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Paving the way for women's safety in marriage, on August 6, the Kerala High Court in a key judgement upheld that marital rape, although not penalised in India, is a 'good ground' to claim termination of conjugal rights by divorce. A Division Bench of Justice A Muhamed Mustaque and Justice Kauser Edappagath made a significant observation that “a husband’s licentious disposition disregarding the autonomy of the wife is marital rape, albeit such conduct cannot be penalised, it falls in the frame of physical and mental cruelty."
In the concerned matter, the previous order by the Family Court observed that the appellant (husband) ill-treated his wife wherein she was regarded as a money-minting machine and that she sought a divorce after harassment and cruelty crossed the level beyond toleration. As per the woman, the husband's career switch to real estate had not prospered, leading him to rely on her for money.
The Kerala HC observed, "In modern social jurisprudence, spouses in a marriage are treated as equal partners and the husband cannot claim any superior right over wife either with respect to her body or with reference to individual status. Treating his wife's body as something owing to husband and committing sexual act against her will is nothing but marital rape."
"Insatiable urge for wealth and sex of a spouse would also amount to cruelty, the court further said.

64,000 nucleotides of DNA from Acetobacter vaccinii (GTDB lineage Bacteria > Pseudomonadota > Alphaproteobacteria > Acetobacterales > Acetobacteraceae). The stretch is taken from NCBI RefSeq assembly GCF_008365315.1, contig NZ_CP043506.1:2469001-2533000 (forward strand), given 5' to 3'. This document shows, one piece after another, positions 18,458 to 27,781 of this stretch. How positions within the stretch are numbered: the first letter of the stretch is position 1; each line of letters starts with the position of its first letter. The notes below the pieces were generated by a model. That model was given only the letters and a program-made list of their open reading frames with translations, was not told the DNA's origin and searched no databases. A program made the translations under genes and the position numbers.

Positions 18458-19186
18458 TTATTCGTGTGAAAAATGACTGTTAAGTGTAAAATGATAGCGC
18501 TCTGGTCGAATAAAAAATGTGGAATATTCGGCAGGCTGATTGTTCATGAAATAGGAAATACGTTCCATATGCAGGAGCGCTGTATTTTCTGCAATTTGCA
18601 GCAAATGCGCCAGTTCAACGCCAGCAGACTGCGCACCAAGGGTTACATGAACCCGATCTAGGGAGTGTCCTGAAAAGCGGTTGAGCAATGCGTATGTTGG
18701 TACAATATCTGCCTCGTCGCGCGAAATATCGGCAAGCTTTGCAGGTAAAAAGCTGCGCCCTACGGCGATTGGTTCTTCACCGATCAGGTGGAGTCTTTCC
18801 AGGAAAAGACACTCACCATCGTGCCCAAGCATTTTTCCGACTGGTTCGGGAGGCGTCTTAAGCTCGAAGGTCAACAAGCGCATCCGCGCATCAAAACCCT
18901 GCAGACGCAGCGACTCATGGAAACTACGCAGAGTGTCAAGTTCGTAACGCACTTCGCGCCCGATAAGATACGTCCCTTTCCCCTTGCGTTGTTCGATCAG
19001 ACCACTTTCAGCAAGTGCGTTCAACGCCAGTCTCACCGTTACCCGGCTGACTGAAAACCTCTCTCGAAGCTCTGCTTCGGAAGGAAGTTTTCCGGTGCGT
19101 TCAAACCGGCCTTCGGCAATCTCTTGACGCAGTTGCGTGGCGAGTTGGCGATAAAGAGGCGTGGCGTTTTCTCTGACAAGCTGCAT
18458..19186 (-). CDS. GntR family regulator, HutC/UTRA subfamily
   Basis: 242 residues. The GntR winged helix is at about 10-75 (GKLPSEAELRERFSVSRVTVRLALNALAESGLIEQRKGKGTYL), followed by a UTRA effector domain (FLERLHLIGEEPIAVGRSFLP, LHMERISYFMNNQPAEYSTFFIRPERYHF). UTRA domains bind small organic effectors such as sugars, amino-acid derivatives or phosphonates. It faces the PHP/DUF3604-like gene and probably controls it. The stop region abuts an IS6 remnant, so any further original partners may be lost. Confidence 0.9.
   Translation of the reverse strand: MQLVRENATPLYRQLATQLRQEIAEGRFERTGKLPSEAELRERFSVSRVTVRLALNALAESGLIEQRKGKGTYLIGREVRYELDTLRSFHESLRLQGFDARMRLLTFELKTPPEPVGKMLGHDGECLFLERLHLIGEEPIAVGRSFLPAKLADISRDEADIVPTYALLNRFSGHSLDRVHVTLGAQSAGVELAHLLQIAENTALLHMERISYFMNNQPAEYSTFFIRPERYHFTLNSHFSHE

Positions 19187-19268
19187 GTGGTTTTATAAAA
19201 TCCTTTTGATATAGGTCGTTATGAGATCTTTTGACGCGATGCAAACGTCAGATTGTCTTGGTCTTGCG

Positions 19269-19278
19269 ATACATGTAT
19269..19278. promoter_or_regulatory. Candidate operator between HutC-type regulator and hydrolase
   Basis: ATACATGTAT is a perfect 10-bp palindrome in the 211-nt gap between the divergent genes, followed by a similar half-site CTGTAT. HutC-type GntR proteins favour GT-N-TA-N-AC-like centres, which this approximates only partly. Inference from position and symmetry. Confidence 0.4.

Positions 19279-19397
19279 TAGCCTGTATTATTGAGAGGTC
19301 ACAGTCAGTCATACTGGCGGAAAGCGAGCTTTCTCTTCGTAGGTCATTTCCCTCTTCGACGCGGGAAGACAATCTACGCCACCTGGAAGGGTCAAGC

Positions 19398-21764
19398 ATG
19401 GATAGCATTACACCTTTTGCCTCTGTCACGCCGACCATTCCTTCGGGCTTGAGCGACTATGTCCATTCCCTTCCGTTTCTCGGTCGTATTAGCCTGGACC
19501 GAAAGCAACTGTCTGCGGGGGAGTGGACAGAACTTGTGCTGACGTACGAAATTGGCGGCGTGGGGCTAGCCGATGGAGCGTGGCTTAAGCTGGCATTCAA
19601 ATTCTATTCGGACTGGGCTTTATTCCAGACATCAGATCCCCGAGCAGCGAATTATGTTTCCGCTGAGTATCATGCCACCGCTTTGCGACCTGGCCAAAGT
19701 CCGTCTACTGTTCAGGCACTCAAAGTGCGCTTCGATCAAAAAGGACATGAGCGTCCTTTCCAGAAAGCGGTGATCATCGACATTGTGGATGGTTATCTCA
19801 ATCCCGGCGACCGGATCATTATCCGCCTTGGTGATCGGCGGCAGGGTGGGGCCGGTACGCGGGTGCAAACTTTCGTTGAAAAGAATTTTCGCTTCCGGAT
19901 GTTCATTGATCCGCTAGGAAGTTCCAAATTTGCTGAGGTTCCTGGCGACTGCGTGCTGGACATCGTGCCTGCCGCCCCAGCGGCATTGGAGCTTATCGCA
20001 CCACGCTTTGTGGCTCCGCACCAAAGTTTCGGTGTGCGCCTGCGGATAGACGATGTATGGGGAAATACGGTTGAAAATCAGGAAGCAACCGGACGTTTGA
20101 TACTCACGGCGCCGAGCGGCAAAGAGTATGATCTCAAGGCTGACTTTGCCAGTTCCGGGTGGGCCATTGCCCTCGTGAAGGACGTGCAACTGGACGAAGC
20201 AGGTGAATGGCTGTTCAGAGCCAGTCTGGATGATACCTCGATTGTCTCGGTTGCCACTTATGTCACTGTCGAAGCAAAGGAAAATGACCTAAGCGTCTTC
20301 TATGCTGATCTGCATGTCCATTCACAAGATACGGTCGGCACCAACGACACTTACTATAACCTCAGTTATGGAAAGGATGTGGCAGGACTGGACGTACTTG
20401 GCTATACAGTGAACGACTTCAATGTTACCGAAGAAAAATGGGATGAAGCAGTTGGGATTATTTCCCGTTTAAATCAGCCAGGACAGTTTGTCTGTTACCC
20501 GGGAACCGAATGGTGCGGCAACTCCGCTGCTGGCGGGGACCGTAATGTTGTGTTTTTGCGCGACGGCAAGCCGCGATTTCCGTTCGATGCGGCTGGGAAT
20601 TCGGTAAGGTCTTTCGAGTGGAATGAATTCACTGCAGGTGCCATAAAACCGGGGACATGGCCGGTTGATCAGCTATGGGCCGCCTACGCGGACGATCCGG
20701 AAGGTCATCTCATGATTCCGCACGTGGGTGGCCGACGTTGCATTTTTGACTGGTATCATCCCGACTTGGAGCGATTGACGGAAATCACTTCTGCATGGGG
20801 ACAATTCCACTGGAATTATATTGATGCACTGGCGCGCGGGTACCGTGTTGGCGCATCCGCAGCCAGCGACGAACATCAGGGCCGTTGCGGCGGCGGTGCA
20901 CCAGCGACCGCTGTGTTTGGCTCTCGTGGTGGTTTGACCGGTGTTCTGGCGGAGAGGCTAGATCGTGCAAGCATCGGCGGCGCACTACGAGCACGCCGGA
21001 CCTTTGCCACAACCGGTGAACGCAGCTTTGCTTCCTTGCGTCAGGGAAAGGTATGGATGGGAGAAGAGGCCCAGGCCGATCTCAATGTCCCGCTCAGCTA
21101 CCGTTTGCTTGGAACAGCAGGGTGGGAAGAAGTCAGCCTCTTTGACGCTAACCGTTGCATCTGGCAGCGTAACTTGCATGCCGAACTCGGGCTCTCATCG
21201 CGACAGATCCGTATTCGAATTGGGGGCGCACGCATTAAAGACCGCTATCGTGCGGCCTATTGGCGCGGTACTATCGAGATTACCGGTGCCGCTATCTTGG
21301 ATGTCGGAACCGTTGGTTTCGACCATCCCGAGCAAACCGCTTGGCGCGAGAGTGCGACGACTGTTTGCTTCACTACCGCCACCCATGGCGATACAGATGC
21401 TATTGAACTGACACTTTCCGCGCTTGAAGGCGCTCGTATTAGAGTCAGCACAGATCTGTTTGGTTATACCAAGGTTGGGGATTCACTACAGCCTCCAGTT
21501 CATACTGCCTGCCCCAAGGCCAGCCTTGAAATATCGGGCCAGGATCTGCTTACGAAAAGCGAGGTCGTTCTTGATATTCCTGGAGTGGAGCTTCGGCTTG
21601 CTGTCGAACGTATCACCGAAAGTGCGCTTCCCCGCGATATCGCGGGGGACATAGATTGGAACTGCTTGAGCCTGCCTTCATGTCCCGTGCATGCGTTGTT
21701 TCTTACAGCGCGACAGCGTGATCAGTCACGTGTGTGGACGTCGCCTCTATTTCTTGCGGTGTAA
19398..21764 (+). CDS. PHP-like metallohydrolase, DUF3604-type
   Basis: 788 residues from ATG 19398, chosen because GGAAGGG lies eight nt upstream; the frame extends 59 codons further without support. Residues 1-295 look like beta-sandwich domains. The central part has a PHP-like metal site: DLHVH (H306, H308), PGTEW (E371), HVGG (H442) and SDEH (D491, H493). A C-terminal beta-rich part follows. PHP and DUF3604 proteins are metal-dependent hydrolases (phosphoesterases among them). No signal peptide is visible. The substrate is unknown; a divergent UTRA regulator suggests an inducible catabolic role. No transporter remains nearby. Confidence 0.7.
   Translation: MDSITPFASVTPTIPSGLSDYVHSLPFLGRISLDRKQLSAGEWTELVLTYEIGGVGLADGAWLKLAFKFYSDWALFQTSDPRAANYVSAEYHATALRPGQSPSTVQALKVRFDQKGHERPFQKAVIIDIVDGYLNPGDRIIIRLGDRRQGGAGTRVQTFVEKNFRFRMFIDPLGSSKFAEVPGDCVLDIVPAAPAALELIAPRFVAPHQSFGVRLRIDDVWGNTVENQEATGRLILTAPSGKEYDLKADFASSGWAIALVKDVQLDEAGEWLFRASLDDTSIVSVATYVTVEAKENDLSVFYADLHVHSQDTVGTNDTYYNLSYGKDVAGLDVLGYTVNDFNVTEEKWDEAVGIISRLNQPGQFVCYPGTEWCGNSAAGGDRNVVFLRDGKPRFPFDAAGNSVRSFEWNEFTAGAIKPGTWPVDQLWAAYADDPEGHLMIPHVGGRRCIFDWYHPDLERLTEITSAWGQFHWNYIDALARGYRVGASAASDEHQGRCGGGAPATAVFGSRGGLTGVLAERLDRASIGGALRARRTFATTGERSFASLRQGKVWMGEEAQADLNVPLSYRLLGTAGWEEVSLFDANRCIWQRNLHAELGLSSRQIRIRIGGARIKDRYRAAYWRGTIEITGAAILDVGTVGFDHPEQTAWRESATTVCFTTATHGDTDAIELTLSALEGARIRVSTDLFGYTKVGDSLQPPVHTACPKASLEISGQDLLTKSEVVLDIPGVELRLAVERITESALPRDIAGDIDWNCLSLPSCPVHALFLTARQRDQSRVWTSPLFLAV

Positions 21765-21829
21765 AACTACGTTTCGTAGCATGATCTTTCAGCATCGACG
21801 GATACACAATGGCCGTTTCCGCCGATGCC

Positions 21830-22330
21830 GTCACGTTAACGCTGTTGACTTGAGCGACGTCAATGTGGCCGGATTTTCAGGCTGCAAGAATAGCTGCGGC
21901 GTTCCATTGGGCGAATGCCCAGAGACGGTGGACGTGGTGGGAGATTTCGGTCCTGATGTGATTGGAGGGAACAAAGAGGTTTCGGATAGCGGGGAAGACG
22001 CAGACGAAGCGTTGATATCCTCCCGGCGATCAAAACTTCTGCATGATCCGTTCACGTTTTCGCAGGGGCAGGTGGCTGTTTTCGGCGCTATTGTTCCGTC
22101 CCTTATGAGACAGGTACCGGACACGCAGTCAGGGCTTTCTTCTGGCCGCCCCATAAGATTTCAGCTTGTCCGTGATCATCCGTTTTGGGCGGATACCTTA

She further accused him of sexual intercourse by coercion even on days when she was indisposed and on the day her mother passed away. He forced her into unnatural sex and other obscene acts in front of their daughters, she alleged.
Noting that marital rape occurs when the husband believes his wife 'owes' him the body, the Kerala High Court stated, "A husband's licentious disposition disregarding the autonomy of the wife is a marital rape, albeit such conduct cannot be penalised, it falls in the frame of physical and mental cruelty."
Sexual violence against women manifests itself in various forms including marital rape which is not a criminal offence under domestic laws in India unless the girl is a minor. Therefore, a verdict of any judiciary body on the subject undoubtedly holds remarkable and consequential relevance in today's era.
"Merely for the reason that the law does not recognise marital rape under penal law, it does not inhibit the court from recognising the same as a form of cruelty to grant divorce. We, therefore, are of the view that marital rape is a good ground to claim divorce," the Division Bench stated.